16 THE RISING STAR. b: A BIMCWOBY* Sanforilfa Mill!* JOHN vandkrvei.de. miller. AND DEALER IN All I' hid* of Grain,. Feed. &e. DAVID ROE, JR.. funeral Merchandise, with Chicago Dressed Meals. AXDREW IIOl'STON, Practical Surveyor, I E DR. EDMUND HOWELL, TERJJNA RT S UR GEOJS. Fistula Treatment a Specialty. A. J. BURT. Notary Public and Conveyancer. JOSEP II HE I! R MA NN, Boot & Shoe Maker & Repairing. Carpenters and Builders, \dolphus H. Bradner. James II. Chern, Stephen A. Wevmer, William R. Flagler, Viner A. Shawcroas. James H. Bradner, Peter I). Howell, George Shorter, Towuscnd Howell. These Mechanics axe all versed in the fine \, ti-t i<- Carpentry of Tuxedo Purls und Greenwood Ut -. WILLIAM M MANX. Contractor in Heavy and Rustic Work. PHILIP T. SMITH. ORGAN BUILDER. MASONS. rol/vtn BRADNER, JACOB UTTER. CARPET ME \ VERS, HENRY MACKRELL & SON. JOHN HKY SONS. JA MES BROOKS cf- Manufacturers, JOHN C. MINTURN, General Merchandise, Grist and Cider Mill. Q l A CKENB U8H BR THERS. Blacksmiths, Wagon Makers, and dealers { all Linda of Carriages and Sleighs. JAMES WEYMER & SOX. MANUFACTURERS OF Barrel Hoops and Box Straps. Urn. R FLAGLER. Manufacturer of Cottage Chairs.. 3? Repairing a Specialty. L. I>. HOWE, \ Silage Milk Supplies. SID XE V Ql A CKENB I SIl. Butcher, and healer in Fresh Meats of (ill kinds HIRAM G. MANN, Conl factor and Poxuologist, Triinmingttnd Graftnig. HENRY EBNF1ELD. Ilmisr. Carriage, and Ornamental I'ahiler. MAPLE GROVE COTTAGE. Bcrnrd h.v the Day or Week, at reasonable nitcs. Mas. H. L. Dikeman. Thomas Kasiah A* Co. Manufacturers of Indian Basket Novelties. Miss K.VBAH CoMMNGTON. Milliner and Dress Maker FASHIONABLE DRESS MAKERS. Mrs. Win Powell. Miss Jennie Weynn r. ARTISTIC JOB.»// /his Offlfe. I'KISTISIi.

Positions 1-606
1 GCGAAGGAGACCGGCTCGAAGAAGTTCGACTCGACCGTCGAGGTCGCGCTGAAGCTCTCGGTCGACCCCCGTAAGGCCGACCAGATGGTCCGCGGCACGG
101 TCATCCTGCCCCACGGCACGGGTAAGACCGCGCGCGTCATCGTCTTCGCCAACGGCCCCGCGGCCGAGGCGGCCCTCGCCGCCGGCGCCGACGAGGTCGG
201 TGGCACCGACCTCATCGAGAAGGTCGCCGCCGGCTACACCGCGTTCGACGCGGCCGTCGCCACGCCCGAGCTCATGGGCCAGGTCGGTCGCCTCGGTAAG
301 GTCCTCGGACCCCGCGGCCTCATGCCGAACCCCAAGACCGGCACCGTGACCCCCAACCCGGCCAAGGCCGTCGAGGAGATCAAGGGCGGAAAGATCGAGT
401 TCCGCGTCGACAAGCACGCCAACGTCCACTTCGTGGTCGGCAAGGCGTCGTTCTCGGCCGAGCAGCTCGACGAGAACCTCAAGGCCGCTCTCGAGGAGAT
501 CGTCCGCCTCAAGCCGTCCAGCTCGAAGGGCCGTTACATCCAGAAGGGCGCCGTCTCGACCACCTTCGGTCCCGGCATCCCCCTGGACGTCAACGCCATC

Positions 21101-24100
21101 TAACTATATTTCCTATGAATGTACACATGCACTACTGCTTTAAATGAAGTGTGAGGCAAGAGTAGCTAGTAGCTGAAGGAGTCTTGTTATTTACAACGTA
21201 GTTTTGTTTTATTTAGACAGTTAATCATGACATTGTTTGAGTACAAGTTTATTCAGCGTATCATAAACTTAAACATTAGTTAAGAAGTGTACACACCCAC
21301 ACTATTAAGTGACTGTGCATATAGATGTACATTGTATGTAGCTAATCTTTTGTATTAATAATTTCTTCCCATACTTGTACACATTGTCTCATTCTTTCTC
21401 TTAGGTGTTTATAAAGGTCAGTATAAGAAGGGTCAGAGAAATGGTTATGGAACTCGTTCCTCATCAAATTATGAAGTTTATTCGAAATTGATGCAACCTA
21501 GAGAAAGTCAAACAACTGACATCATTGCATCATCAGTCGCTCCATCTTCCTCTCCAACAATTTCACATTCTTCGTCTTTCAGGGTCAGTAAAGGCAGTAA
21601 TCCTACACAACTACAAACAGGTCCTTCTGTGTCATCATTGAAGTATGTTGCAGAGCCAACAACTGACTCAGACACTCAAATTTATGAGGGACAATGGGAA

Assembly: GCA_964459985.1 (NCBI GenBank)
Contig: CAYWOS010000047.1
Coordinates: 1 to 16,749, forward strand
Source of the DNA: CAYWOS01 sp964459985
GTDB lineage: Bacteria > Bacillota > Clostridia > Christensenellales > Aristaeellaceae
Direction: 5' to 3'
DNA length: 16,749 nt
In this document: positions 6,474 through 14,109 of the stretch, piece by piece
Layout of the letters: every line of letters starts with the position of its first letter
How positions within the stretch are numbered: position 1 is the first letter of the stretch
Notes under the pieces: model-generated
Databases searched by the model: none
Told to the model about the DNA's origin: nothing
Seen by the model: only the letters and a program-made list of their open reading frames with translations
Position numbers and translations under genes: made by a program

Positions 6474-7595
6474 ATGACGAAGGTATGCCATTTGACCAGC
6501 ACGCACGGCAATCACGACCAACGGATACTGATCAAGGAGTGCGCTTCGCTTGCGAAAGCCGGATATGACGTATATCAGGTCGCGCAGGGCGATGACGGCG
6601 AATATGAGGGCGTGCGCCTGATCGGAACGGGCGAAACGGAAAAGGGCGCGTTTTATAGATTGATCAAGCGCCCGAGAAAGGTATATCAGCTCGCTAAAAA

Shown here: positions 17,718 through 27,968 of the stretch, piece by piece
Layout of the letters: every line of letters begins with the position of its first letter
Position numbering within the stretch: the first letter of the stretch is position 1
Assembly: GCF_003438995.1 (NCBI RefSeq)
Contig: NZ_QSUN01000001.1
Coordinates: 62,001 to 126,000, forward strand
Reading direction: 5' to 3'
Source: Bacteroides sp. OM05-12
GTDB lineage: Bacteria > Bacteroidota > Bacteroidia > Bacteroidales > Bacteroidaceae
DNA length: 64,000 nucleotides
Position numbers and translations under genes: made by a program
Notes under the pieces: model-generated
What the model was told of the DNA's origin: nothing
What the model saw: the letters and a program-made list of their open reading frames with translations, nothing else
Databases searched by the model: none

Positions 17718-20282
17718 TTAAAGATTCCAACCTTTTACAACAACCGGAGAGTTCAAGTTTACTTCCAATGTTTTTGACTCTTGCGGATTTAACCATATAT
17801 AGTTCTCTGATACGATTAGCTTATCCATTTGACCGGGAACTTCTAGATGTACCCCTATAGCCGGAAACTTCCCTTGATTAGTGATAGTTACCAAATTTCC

17 : ; VOL. I. NO. 3. Bellvale, Orange Co., N. Y. March, Cts. a Year School-Day Thoughts. How often in thought I wander, Back to those good old days; When we were school boys together. And joined in the many plays. What fun we used to have then, With that old one-barreled gun Hunting for birds and rabbits, But never getting a one. Climbing the Bellvale mountains, In the scorching July sun; Gathering the ripening berries, And having lots of fun. Bathing in the ancient mill-pond, Building and sailing the raft; Scampering through the grist-mill. And riding on the shaft. Building our tents in summer, Close by the old race-way; And planning to camp till morning. Though we never dared to stay. How many changes have taken place, In the few years that have passed; The boys we used to play with then. Are men, they've grown so fast. I think as you read this little Star, You will agree with me when I say That the happiest times of life were spent. In Bellvale, at work or at play. (teorgf. S. Rude. Biographical Department. THE SAYER BROTHERS. Perhaps, there is no family history that will be lead with as much interest, by all, as that of the Sayer boys, whose boyhood and maturing manhood were developed in this little hillside village. fill of them inheriting the genial, friendly and social disposition of their late father, Daniel Sayer. till It has been their mission in life, to public and prominent positions, and to come in personal contact with the great moving masses of this age of travel and change, and with their respectful responses and attentions to one and all, they have left the impression, that there is, along life's troublesome journey, a bright spot, and a kind word for all. Many of us can glibly say, "kind words are cheap," and yet, some use them as if they were worth a hundred dollars apiece; but these boys have ever found them so cheap that they use no others. To those who have formed the opinion, from their sad experience in railway offices, that all such officials are discourteous, we have only to say you have never met the Saver brothers. They were all educated in the rudiments of railway office work at the little Bellvale station of Stone Bridge. William J., the eldest, when about eighteen years of age offered himself as a private in the 56th New York volunteers, and went forth, doing his share in the conflict during the late rebellion, retiring with a lieutenant's promotion, after peace had been declared. lie married Mary, the daughter of Samuel Perry, of Bellvale. and has for many years resided in his own home at Greycourt. Since his withdrawal from the old Greycourt office, he has settled in office work in Jersey City. He has